Format: eARC | Genre: Horror, supernatural | Publisher: Ragnarok Publications | Publication date: June 30th 2014 | My rating: 4/5
An ancient game of chance and Fate. One boy’s smoldering hate, another boy’s need to make things right, and a father’s ghosts of Vietnam past. These are the key players in this latest tale of revenge and reparation performed on the stage of the strange Adirondack town of Clifton Heights, NY.
The Man In Yellow
Tahawus is a small, isolated Adirondack town just north of Clifton Heights. A quiet place filled with simple people of an ardent faith, nothing much ever happens there…until the man in yellow comes calling. He knows your worst nightmares, and he can offer your fondest wish. All you need is faith…and a mouth from which to scream.
Being a long-time fan of Stephen King, I found it pretty hard to resist agreeing to review this book after I read that blurb, up there. Creepy horror in a small town has ticked my boxes since I was a teenager being seriously freaked out by It (and I suspect that explains a thing or two), so this was a bit of a no-brainer…
…And it pays off, I’m happy to say. The comparison to King is more than passing speculation, and Kevin Lucia clearly has a knack for writing creepy atmosphere into his stories.
Devourer of Souls appears to be an account of two stories within one book, though really it’s more like three stories. There are the two being recounted (see above) – one through a journal entry that is all that seems to remain of its writer, and the other through the recollection of one of the men reading it – and there’s the quieter background story of the narrator and his journal-finding friend, which frames the two. It’s that third story that really interested me, but we’ll get to that in a bit.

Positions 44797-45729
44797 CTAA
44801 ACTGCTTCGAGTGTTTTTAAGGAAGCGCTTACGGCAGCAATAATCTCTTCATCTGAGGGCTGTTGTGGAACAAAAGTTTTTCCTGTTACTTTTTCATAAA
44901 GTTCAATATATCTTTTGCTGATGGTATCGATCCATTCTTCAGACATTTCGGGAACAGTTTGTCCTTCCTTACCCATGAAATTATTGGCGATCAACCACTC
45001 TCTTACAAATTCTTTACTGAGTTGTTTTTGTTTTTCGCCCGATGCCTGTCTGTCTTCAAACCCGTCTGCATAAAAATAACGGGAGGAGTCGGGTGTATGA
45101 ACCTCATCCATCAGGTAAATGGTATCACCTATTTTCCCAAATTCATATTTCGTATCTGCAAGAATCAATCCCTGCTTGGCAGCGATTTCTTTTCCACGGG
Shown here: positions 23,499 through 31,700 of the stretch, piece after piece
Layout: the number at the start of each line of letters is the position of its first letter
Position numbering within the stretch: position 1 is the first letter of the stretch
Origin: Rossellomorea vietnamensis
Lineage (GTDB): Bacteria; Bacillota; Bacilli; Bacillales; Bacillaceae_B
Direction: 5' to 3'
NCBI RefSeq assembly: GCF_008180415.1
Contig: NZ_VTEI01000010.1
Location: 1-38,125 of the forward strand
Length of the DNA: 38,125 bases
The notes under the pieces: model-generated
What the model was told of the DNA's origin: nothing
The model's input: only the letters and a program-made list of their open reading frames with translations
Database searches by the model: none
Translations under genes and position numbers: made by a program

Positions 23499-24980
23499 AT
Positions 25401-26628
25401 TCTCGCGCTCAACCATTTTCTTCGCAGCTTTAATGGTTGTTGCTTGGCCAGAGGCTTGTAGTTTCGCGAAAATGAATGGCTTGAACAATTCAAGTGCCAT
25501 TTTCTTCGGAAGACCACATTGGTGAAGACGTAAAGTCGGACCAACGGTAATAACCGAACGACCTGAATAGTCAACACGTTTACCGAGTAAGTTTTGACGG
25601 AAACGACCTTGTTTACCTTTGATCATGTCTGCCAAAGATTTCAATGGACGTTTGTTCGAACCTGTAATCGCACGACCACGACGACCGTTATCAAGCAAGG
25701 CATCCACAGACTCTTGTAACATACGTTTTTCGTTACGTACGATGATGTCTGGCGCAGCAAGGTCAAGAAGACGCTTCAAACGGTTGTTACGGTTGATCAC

The first of the stories is, to my mind, the stronger of the two. Sôphân is the written account by a man who’s gone missing of What Really Happened to a local boy who went missing years before. I won’t spoil it with detail, but the ‘confession’ (not a word chosen entirely randomly; the finder of the journal is a priest) both sheds light on one strange disappearance and simultaneously leaves a big old question mark hanging over the second – obviously, with its writer having gone mysteriously missing, there’s no actual resolution here. All we can do is wonder…
The second story, The Man In Yellow, has a bit more of the Lovecraft vibe about it. This time it’s more overt horror, a bit more on the side of shocking than subtle creeping, though it’s still effective. This one’s told by the priest, Father Ward, who finds the journal detailing the first story, and it ties the whole thing back into the third story in this book. The story of what these two men decide to do with what they know, and how they handle it.
Ha, you don’t think I’m going to give that away, do you? Nah.
But I will say that the overall story’s ending was a nice little thinker. There’s no dramatic posing of heroes here – though if you’ve taken that Stephen King comparison all the way to a conclusion you probably already guessed that. Kevin Lucia spins a couple of nicely creepy horror stories into a yarn that I’m still picking at and unraveling days after having finished the book. And that is a job well done. My only (small) complaint is a nitpick within the writing itself; there’s a bit of repetitive phrasing that kind of glared within the narrative, and that kind of thing tends to be a nuisance to me. All in all, though, it wasn’t bad enough to spoil my enjoyment completely. If you can overlook those little things, and you’re looking for good solid horror to enjoy, then I’d recommend this one, easy.